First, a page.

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After Mockery, Mark Zuckerberg Promises Better Metaverse Graphics, Post New Avatar

SlashDot - Sat, 2022-08-20 18:54
What do you when people hate your $10 billion selfie? "Mark Zuckerberg, in response to a torrent of critical memes mocking the graphics of Meta's newest project, has heard his critics — and changed his selfie," reports CNN: Zuckerberg debuted Horizon Worlds, a virtual reality social app, in France and Spain earlier this week, sharing a somewhat flat, goofy digital avatar in front of an animated Eiffel Tower and la Sagrada Família. The internet immediately jumped in, mocking what many users viewed as (hopefully) preliminary graphics for a venture that Meta has spent at least $10 billion in the last year. New York Times tech columnist Kevin Roose compared the graphics to "worse than a 2008 Wii game" on Twitter. Slate used the term "buttcheeks." Twitter was less kind: "eye-gougingly ugly" and "an international laughing stock" popping up. Many compared it to early 90's graphics and pointed out how lifeless and childish the Zuckerberg selfie looked. It quickly won the designation "dead eyes." Well, Zuckerberg has apparently seen the memes, because on Friday he announced there are major updates coming — along with new avatar graphics. In a CNBC report on how Zuckerberg "is getting dragged on the internet for how ugly the graphics of this game are," they'd actually quoted a Forbes headline that asked, "Does Mark Zuckerberg not understand how bad his metaverse is?"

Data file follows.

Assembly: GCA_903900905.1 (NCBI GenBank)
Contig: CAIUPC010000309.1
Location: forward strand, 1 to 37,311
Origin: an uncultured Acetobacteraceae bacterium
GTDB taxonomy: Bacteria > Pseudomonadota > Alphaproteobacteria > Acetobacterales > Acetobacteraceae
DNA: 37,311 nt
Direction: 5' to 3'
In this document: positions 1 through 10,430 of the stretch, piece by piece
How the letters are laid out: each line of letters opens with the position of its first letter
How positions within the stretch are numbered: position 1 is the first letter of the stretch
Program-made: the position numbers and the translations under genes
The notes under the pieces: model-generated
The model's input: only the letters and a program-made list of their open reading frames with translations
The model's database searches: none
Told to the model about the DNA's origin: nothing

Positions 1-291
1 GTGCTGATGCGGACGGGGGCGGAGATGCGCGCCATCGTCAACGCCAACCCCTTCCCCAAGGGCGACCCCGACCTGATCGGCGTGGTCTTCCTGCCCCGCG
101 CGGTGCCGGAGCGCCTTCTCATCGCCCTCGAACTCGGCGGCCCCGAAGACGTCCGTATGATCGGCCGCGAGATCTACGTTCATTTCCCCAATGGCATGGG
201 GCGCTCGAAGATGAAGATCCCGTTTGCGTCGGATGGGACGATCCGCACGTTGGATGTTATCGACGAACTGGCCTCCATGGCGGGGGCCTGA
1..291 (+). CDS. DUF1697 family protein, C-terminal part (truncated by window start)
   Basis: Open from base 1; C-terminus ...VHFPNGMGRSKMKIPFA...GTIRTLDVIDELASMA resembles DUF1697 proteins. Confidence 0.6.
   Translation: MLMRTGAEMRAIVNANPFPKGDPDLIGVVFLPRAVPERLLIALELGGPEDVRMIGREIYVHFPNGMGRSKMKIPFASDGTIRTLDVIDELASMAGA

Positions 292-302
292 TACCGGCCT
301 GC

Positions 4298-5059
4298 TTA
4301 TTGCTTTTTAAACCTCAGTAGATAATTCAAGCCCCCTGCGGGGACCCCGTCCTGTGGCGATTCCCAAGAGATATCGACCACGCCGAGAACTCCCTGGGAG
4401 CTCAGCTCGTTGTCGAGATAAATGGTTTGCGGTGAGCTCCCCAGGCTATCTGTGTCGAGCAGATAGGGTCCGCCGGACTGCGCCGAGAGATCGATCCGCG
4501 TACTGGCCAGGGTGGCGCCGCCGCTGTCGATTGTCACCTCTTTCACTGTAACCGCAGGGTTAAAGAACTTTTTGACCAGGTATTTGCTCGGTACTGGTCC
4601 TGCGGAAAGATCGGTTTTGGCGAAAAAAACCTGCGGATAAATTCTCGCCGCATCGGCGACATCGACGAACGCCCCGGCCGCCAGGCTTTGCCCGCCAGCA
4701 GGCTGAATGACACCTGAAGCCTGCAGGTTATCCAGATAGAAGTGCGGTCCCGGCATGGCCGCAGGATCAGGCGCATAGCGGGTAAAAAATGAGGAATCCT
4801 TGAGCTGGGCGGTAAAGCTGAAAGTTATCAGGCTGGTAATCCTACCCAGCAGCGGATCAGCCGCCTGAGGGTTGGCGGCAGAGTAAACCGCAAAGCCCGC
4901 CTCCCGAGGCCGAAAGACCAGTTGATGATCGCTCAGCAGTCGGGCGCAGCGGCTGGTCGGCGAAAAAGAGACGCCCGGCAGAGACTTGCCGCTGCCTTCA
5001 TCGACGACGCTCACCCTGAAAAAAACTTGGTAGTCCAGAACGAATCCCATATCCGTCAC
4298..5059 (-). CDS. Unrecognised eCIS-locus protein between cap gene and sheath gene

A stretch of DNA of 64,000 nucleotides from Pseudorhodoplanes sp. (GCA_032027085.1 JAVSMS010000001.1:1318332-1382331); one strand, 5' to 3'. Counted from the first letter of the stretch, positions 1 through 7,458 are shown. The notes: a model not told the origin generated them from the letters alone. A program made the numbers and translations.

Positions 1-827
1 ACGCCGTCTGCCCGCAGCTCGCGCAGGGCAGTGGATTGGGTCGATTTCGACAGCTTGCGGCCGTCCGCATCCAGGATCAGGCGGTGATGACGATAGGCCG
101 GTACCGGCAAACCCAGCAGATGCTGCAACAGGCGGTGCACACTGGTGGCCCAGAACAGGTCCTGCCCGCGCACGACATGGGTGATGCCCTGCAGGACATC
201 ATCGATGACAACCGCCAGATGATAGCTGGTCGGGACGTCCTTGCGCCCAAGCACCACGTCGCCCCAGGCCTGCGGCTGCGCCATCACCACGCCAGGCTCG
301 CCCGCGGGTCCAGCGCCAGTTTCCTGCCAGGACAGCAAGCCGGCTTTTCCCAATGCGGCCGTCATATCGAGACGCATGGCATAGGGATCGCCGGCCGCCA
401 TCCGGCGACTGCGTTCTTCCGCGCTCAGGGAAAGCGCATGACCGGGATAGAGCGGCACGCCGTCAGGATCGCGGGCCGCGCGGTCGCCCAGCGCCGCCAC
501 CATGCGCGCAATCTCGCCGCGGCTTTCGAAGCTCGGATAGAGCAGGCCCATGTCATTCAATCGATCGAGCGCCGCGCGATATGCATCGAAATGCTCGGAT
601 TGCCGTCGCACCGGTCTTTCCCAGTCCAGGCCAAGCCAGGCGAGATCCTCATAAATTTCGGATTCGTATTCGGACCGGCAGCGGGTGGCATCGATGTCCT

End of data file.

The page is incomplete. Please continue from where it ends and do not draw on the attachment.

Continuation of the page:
Read more of this story at Slashdot.

Has the Webb Telescope Disproved the Big Bang Theory?

SlashDot - Sat, 2022-08-20 17:54